The Kubernetes scheduler considers existing pod resource restrictions and finds a valid placement on available nodes when scheduling a new pod. In order to reserve resources for the OS and Kubernetes system components to use, OpenShift pre-configures system-reserved. The scheduler considers the leftover amount to be the node’s capacity because it is defined as allocatable. Based on the total resource requests made by all pods, the scheduler can allocate nodes’ resources according to their capacity. It should be noted that the total resource limits of all pods may exceed the node capacity; this is referred to as over-committing.
There are two situations that we want to steer clear of when regulating our node capacity. In the first case, actual memory consumption hits its limit, and the kubelet, acting on eviction signals, initiates a node-pressure eviction. The node oom-killer will react if the node runs out of memory before the kubelet can free memory, choosing which pods to kill based on an oom score adj value generated from each pod’s QoS. The applications that make up these pods are affected as a result.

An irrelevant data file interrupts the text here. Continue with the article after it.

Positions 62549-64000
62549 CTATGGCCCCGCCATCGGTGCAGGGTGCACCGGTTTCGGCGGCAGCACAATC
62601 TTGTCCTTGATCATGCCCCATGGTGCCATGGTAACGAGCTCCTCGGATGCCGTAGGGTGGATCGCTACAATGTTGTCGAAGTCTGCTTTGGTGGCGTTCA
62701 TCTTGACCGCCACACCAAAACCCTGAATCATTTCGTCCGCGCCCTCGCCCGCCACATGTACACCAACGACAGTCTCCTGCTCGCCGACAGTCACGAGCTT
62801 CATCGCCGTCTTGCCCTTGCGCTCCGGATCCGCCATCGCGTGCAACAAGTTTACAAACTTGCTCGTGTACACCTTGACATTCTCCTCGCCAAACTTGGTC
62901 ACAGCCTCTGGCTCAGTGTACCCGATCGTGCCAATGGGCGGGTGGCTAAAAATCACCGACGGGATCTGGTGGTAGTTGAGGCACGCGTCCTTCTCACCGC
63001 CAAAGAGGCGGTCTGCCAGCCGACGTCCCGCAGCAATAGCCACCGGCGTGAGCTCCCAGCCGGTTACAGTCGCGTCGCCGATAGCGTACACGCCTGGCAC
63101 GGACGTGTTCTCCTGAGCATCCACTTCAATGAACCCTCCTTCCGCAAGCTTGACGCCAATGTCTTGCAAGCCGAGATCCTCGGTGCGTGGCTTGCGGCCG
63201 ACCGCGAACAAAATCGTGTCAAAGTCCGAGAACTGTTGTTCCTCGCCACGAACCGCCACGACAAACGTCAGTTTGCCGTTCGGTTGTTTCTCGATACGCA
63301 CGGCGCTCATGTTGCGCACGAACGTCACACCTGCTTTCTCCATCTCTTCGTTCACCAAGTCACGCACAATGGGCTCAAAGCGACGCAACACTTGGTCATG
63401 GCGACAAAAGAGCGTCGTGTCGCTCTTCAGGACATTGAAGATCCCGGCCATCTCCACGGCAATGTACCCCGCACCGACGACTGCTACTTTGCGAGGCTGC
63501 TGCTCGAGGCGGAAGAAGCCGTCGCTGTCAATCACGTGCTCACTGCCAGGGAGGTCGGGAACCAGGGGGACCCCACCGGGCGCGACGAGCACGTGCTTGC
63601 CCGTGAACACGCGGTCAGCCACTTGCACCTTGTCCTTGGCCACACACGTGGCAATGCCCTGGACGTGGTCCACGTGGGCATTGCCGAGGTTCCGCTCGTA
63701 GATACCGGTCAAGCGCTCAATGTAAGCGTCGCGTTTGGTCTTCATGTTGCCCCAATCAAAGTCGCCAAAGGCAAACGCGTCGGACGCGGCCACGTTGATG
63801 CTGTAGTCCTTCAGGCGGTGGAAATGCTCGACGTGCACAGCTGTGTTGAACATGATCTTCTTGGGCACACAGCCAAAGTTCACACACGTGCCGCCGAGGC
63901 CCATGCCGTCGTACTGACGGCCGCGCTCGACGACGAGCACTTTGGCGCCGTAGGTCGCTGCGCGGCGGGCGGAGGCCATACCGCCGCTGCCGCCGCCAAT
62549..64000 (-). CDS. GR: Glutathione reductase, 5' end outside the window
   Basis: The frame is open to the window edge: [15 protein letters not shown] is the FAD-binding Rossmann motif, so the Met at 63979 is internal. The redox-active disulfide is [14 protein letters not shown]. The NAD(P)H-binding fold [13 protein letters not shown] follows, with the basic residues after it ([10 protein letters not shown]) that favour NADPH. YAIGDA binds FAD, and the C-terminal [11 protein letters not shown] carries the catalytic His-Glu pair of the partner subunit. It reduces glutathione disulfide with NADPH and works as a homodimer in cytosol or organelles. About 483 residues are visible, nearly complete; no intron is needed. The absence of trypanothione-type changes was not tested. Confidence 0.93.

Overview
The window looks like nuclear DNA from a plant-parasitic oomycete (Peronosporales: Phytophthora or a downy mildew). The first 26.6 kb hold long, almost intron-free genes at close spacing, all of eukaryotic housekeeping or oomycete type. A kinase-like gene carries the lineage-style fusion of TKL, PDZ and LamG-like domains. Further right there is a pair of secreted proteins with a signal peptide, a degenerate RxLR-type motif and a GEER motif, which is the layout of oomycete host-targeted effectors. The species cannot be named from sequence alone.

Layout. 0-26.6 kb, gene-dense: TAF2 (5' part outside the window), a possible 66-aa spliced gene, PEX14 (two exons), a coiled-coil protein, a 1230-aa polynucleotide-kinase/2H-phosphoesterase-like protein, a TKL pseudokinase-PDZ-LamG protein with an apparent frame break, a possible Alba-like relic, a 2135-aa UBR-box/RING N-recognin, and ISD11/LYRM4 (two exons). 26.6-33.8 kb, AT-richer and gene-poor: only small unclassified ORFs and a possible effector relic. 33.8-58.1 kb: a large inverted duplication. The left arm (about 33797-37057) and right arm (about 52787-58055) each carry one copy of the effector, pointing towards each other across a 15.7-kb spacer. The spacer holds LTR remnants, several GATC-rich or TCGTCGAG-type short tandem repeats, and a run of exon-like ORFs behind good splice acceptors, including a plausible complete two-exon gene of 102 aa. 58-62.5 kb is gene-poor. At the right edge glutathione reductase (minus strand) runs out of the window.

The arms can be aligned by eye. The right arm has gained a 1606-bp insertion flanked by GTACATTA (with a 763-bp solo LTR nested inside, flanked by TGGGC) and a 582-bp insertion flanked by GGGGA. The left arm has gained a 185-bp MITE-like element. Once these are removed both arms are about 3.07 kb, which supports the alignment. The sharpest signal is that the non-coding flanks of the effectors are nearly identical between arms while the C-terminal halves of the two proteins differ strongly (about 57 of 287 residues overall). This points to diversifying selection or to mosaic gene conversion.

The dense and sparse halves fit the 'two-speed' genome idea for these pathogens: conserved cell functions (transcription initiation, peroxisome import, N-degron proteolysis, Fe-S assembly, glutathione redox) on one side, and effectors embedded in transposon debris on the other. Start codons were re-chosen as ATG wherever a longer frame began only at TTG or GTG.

There are two cases that we want to keep away of when controlling our node capacity. In the first case, actual memory usage hits its limit, and the kubelet, acting on eviction signals, initiates a node-pressure eviction. The node oom-killer will react if the node runs out of memory before the kubelet can free memory, choosing which pods to kill based on an oom score adj value generated from each pod’s QoS. The applications that make up these pods are affected as a result.
In contrast to memory, the mechanics of overcommitting on the CPU distribute CPU time as it is available throughout containers. CPU throttling is the outcome of high CPU usage, however, it does not result in node-pressure eviction or the automatic termination of pods by Kubernetes. The applications pods may still degrade, fail their liveness probe, and restart as a result of CPU depletion.
There is another situation that we want to stop. Requests at the node level are resource-guaranteed and must not exceed capacity since the Kubernetes scheduler does not oversubscribe. The surplus capacity is essentially wasted if requests are significantly and repeatedly greater than the actual resources used. While setting aside resources for peak processing times may be advantageous, the administrator should consider this against the ongoing costs of maintaining excess capacity that may not be required. It is a balancing act to configure requests depending on real usage, and application risk management should be considered as well.